KILMARNOCK—Steven Daniel Simmons passed away on the morning of October 23, 2017, in his home in Kilmarnock.
Steve was born in Washington, D.C., on November 13, 1943.
He was the eldest brother to five siblings, the first son of Willard R. Simmons and Barbara Connelly Simmons, and spent his formative years in Mamaroneck, N.Y., where he enjoyed the comforts and chaos of a large and talented family. He adopted his family’s passion for sailing the Long Island Sound in New York aboard the much-beloved Three Sigma and continued to do so off of the shores of the Chesapeake Bay.
Steve had a curious mind and in his youth, he was the builder of telescopes and go-carts, a self-styled musician who could lose himself in the rhythms of ragtime and in the intimate reverie of a Chopin nocturne.
He often shared the keys with his nieces and nephew.
Everyone would agree that he followed the beat of his own drums.
He shared his enthusiasm for the cosmos as well as cosmology with wonder and mirth. With a gaze of a shaman, he might point out the constellation of Perseus on a starry night. You could find equally weathered copies of works by Carlos Castaneda next to the studies of Steven Hawking in his bookshelves.
He was a gifted and accomplished mathematician and received his bachelor’s in psychology from New York University in 1966, his master’s in mathematics from the University of North Carolina in 1970 and his doctorate in statistics from Virginia Tech. Steve’s dissertation was in game theory and he continued to study topology during his adult life.
He was also a teacher of mathematics and taught at Smith High School in Greensboro, N.C., in addition to Virginia Tech as a graduate teaching assistant in the Department of Mathematics in Blacksburg.
Steve was known as The Computer Man for a host of clients in White Stone, for a time.
While he could be deeply involved with fractals and the spatial properties of our universe he could be equally absorbed and transfixed by the hovering of a local hummingbird or the trill of a Chuck-Wills-Widow. He could be found tinkering with the latest technology, shooting great aerial coastal landscapes by drone, or admiring the dawn on Antipoison Creek with similar fascination and marvel.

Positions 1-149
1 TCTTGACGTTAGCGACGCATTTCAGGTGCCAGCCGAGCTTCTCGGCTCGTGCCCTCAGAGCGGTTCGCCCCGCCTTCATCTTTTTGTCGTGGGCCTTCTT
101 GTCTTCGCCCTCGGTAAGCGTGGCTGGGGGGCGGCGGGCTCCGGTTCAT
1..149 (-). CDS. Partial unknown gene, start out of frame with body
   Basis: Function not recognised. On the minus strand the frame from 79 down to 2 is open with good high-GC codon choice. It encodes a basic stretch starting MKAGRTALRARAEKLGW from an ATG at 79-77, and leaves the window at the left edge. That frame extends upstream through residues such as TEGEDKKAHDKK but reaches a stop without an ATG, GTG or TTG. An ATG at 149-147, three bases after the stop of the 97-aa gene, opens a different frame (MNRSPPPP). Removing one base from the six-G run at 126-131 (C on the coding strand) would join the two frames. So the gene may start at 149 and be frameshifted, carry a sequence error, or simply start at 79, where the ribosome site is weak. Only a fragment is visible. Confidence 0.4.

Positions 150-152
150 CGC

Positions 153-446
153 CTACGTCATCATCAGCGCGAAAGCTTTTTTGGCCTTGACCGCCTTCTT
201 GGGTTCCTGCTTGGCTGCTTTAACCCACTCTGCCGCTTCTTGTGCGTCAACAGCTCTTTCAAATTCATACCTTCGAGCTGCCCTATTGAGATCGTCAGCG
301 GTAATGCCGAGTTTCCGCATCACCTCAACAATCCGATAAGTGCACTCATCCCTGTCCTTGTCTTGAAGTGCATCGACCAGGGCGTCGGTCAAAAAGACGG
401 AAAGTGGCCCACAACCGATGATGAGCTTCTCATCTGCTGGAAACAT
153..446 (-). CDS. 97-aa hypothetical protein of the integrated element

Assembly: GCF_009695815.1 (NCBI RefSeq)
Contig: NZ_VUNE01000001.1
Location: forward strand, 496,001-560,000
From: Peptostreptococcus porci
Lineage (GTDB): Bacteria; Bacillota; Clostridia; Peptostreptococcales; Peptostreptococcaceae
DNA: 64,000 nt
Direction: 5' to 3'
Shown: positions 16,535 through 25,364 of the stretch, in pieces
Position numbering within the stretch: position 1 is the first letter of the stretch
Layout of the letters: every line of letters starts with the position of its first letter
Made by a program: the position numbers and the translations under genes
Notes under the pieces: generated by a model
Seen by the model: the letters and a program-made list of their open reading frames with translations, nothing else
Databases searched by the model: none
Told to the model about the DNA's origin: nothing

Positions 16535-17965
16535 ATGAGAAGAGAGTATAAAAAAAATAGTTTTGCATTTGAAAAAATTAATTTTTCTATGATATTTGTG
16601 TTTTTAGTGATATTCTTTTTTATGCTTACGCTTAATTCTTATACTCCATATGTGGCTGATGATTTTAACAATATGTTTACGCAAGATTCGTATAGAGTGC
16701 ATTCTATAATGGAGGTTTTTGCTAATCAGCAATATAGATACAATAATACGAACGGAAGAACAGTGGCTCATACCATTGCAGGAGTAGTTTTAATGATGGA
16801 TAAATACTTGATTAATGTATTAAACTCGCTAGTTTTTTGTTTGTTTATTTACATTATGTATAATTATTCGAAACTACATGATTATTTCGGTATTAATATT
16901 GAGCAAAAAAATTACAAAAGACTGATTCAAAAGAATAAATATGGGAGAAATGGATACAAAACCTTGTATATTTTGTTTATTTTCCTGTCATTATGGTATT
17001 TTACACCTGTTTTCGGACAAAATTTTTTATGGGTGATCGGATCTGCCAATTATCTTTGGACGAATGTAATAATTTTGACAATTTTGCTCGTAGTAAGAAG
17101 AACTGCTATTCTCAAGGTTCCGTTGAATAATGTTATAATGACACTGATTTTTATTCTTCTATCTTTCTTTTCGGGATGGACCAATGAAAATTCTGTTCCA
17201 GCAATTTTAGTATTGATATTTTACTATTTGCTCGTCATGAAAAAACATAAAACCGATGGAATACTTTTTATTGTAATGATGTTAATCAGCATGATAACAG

Some of his puns were brilliant, most of them were bad, and if you were a friend you will remember his wit and way with words, and how deeply and easily his laughter would come with his head thrown back.
His hugs were bearlike and sincere.
He had a deeply spiritual inclination and while he might remind you that the first law of thermodynamics states that the total energy of an isolated system is constant; that energy can be transformed from one form to another, but can be neither created nor destroyed, he would also gently suggest with a wry smile that the theory of reincarnation parallels science in this way.
Steve would not want you to grieve for him, but instead anticipate and perhaps celebrate, the possibility of meeting up once again on the “Shores of Primeval.”
Steven is survived by his son, Willard R. Simmons and daughter-in-law, Kristen Simmons of Pittsburgh, Pa.; his brother, Peter C. Simmons of Richmond; his sister, Barbara J. Smith and brother-in-law, Richard Smith of Manchester-by-the-Sea, Mass.; his brother, William R. Simmons and sister-in-law, Wendy Popp-Simmons of Larchmont, N.Y.; his sister, Patricia A. Iorillo and brother-in-law, Rick Iorillo of Fremont, Calif.; nieces, Catherine Otten and her husband, Jim Otten, Robin Smith and Zoe Simmons; nephews, Wendell Smith and his wife, Kate Krueger Smith and Wynn Simmons; and grand-nephew, Heath Otten.
A memorial service will be held at 11 a.m. Sunday, November 12, in the Chapel of the Currie Funeral Home, 116 East Church Street, Kilmarnock. In lieu of flowers, donations can be sent to stephenhawkingfoundation.org/donate/; or Elizabeth A Forrester, executive director, The Stephen Hawking Foundation, 32 St. James’s Street, London.